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U.S. Could Get 15% of Energy from Wave and cheap uk viagra Tidal Sources by 2030

Two recent studies done by the Department of Energy found that wave, tidal and other water power sources could provide 15 percent of U.S. energy needs by 2030.

The reports called the buy levitra australia "Mapping and Assessment of the United States Ocean Wave Energy Resource( PDF)" and "Assessment of Energy Production Potential from Tidal Streams in the United States (PDF)," calculated the maximum kinetic energy in waves and tides that could be used for energy production. Our country currently uses about 4,000 TWh of electricity per year and the studies show that waves and tidal currents could potentially generate up to buy viagra in amsterdam 1,420 TWh of electricity per year, but not all of that energy could realistically be developed.

The DOE plans to release additional resource assessments for ocean current, ocean thermal gradients, and new hydropower resources later in the year so that we'll have a full picture of the water power potential in the U.S.

The findings have been incorporated into NREL's searchable U.S. Renewable Energy Atlas.

via DOE
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Comments (7)Add Comment
written by David Brands, January 30, 2012
There's been an interest in wave energy here in SoCal for years. So much of the population is good choice buy viagra at a discount concentrated at or near the coasts that Harnessing the power of waves and currents makes a lot of sense. I find the whole concept nothing short of awesome.
written by Connor Lidell, January 30, 2012
Alternative energy is something the US SHOULD get in the know about. Widespread, it's almost taboo that one should know about Sea Snakes!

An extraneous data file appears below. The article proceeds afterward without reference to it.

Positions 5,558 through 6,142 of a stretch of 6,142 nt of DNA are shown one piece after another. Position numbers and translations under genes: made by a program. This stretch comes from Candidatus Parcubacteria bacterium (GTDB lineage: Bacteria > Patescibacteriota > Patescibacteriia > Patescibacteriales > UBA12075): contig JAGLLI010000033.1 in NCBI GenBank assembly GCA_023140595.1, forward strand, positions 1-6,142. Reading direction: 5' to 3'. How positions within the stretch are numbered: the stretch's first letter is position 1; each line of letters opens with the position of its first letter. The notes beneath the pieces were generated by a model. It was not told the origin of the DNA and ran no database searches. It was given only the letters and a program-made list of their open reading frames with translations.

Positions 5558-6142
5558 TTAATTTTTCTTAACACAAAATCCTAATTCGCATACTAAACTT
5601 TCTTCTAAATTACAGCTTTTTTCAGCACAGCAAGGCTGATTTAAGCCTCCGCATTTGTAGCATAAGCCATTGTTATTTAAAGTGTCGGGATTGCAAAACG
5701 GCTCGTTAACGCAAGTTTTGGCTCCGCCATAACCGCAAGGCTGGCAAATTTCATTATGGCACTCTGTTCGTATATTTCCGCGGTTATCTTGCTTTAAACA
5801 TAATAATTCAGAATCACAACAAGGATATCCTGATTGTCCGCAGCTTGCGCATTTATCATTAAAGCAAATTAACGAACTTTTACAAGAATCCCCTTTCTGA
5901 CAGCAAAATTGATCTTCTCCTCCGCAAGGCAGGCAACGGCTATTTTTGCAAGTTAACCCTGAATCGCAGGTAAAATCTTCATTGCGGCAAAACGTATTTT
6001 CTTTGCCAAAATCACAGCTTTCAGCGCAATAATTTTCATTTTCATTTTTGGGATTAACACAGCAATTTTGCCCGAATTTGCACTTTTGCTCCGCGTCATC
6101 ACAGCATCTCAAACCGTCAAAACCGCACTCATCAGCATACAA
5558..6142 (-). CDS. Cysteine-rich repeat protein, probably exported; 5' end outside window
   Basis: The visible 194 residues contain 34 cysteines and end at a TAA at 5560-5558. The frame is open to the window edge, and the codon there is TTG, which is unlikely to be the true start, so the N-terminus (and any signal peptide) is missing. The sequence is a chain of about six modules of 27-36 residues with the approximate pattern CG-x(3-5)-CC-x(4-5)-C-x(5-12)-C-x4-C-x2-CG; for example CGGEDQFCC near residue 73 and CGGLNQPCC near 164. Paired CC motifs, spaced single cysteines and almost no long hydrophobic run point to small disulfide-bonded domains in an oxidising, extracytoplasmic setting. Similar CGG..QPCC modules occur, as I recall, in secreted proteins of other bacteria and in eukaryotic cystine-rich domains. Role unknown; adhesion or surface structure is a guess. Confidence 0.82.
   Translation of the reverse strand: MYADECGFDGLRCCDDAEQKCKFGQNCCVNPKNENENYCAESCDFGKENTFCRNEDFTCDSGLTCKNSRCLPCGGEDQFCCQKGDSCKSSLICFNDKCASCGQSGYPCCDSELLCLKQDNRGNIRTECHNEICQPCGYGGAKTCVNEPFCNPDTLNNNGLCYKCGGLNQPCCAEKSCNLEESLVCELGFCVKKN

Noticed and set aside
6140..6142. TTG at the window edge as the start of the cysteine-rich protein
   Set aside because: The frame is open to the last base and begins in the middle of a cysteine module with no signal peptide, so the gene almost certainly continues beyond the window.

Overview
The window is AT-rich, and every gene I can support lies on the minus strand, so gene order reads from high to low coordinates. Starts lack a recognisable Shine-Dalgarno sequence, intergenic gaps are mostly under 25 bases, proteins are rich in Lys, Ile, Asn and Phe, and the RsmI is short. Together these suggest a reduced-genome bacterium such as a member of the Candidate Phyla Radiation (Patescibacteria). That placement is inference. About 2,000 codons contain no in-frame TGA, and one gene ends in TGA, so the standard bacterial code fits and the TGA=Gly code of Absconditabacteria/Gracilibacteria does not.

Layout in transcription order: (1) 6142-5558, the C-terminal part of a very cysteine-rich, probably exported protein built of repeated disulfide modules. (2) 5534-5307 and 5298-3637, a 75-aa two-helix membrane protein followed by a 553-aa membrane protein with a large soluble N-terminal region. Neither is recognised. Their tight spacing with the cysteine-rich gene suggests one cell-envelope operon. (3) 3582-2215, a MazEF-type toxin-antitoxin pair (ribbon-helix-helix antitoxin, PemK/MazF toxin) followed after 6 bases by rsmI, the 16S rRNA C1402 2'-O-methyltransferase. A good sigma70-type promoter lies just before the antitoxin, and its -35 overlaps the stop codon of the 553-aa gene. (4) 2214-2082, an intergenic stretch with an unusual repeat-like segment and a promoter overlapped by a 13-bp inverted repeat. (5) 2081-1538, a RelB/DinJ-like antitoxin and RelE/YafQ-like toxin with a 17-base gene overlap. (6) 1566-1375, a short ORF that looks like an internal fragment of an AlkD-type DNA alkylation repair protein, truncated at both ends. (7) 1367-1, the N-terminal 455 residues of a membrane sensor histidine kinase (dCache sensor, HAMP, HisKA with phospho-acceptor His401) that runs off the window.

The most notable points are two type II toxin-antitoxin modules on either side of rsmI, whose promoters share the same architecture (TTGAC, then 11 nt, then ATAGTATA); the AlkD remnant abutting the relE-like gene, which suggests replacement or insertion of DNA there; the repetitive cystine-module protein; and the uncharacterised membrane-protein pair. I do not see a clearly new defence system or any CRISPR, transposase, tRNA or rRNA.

I know they are doing research in the Scotland and in NE Ireland. And, I don't see why we cannot work on the project as well.

Question for you guys: do you think that combined alternative and renewable energy (albeit less profitable, sorry oil companies) would be sustainable for the entire world?
Oh, Yes Indeed.
written by Fencerdave, January 31, 2012
I definitely think so. I hope so. I'm kind of banking on it as I've been studying renewable energy and high quality viagra Chemical Engineering in University.

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written by Jeff Birks, February 03, 2012
In the UK the figure is even higher (not surprising I suppose considering we are an island nation). On top of capturing energy from the sea there is also a huge amount of wind energy that could be captured.

The UK is aiming for 20% by 2020.
written by Tips for Recycling, February 03, 2012
This makes total sense. We have vast amounts of coastline in the US. Especially in northern regions where solar is a limited option due to seasonal variances, using wave energy is a practical option. We need to get these renewable energy initiatives off the ground if we ever hope to get off coal and nuclear power.
Oh Yaaaaaaawn!!
written by Yaaaaawn, February 08, 2012
I remember writing a report on tidal energy during my undergrad in the 80s, so the entire (tidal) productive capacity of the DoA? no, DuH? ummm DoE and industrial energy corpses have managed to confirm that there's a lot of tidal power out there...
Now, just press snooze, and Yawn Awn
Lets not get too excited here.
written by Nicola Terry, February 09, 2012
Firstly, the 15% is of the US current electricity consumption - not the current energy consumption which is 5-6 times that. Also, this is a technical potential, not the practical potential. I looked at the next day viagra wave power assessment and the abstract says they have estimated 1170 TWh as technically available out of 2640 TWh theoretical. That is cheap viagra order online a very high percentage and they are assuming that the devices will be able to capture energy over 2 orders of magnitude power density which is quite an engineering challenge too. The tidal resource seems to be much lower - only 250 TWh.

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